Such was the case with me when I went through my own process of building “a new altar”. When I left the Evangelical faith of my upbringing, I wondered for a while if I even believed in God or if I could still call myself a Christian. During this time, I thought about continuing my career in the Unitarian Universalist Association, where I could avoid answering such questions.
I came to love and appreciate my UU brothers and sisters during that season. My soul was sustained by songs from their hymnal (which I could still sing with gusto in my state of doubt) and sermons from the epic All Souls Unitarian Church of Tulsa, OK. To this day, theirs are some of the best sermons I have ever heard.
But in the end, I decided to remain within my mainline Christian denomination. Two books in particular reminded me that I do indeed believe in God and I am indeed a Christian. The first was The Case for God by Karen Armstrong. The second was The Dark Night of the Soul by St. John of the Cross. They presented me with a new way of faith that brings me into a face-to-face encounter with the Great Mystery that has the power to transform my life from the inside out. The way forward, for me, actually involved reaching back farther into the roots of my tradition. I am a Christian, my heart belongs to Jesus, and there is nothing else I can be, even though my Christianity today looks very little like it did ten years ago.
My new altar is built of the same kind of “unhewn stones” as the old one. I take my direction from Scripture and church tradition, so there is continuity as well as innovation in my faith.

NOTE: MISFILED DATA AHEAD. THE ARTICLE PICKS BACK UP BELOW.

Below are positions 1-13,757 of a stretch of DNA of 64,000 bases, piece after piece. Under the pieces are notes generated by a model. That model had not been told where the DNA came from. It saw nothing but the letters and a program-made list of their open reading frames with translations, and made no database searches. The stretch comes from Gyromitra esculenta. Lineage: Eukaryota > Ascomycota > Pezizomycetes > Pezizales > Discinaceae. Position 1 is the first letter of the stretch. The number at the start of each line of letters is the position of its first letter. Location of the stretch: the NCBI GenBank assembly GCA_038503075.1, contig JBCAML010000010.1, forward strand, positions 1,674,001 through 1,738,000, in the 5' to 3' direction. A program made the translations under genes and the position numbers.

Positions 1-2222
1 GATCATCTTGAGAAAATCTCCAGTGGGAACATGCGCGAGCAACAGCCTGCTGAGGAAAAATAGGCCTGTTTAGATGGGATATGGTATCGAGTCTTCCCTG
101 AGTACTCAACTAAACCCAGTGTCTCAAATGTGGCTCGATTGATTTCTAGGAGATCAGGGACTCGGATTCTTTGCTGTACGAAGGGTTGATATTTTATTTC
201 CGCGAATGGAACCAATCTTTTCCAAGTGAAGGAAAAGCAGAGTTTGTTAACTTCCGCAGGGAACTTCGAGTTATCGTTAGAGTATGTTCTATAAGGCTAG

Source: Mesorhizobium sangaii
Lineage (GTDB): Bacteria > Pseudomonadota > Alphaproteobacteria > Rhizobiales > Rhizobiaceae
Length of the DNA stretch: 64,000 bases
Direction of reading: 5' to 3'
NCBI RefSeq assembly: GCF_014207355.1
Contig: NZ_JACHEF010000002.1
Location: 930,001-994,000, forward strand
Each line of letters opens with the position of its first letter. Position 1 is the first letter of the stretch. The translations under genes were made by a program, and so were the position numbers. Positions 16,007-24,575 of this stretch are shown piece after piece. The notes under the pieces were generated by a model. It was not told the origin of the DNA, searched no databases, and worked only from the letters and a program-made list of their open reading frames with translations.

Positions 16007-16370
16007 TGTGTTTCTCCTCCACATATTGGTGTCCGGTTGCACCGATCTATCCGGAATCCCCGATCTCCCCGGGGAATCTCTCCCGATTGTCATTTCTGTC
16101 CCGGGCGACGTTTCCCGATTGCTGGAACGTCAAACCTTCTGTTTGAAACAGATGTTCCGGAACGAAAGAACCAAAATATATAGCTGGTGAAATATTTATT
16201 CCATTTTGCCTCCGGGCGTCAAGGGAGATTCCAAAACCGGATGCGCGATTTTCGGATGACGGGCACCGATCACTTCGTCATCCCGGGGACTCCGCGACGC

The second significant feature of the Maccabees’ new altar is that the priests, after they had torn down the old altar, “stored the stones in a convenient place on the temple hill until a prophet should come to tell what to do with them.”
The old stones are not thrown away. They may not be useful for their former purpose, but they are not garbage.
There are many elements of my Evangelical heritage that I continue to hold in reverence and appreciation. In particular, I most highly value the Evangelical love affair with Scripture, their emphasis on developing a personal relationship with God, and their passion to share their faith with the world. These are elements that Catholics and Liberals could learn from and be enriched by, if only we could stop ourselves from throwing the baby out with the bathwater. Likewise, there are elements of Catholic and Liberal traditions that could bring depth and breadth to those who walk the Evangelical path.
When we build our new altars, let us store the old stones “on the temple hill” (i.e. on sacred ground), so that we might keep the good parts of the spiritual traditions that were handed down to us. Even if we don’t yet know what to do with those stones, we should keep them in sight while we worship at the new altar, trusting that there may yet come a day when some deeper prophetic wisdom might enlighten us as to how we might better integrate the old with the new in some new combination of reverence that transcends anything we could possibly build for ourselves right now.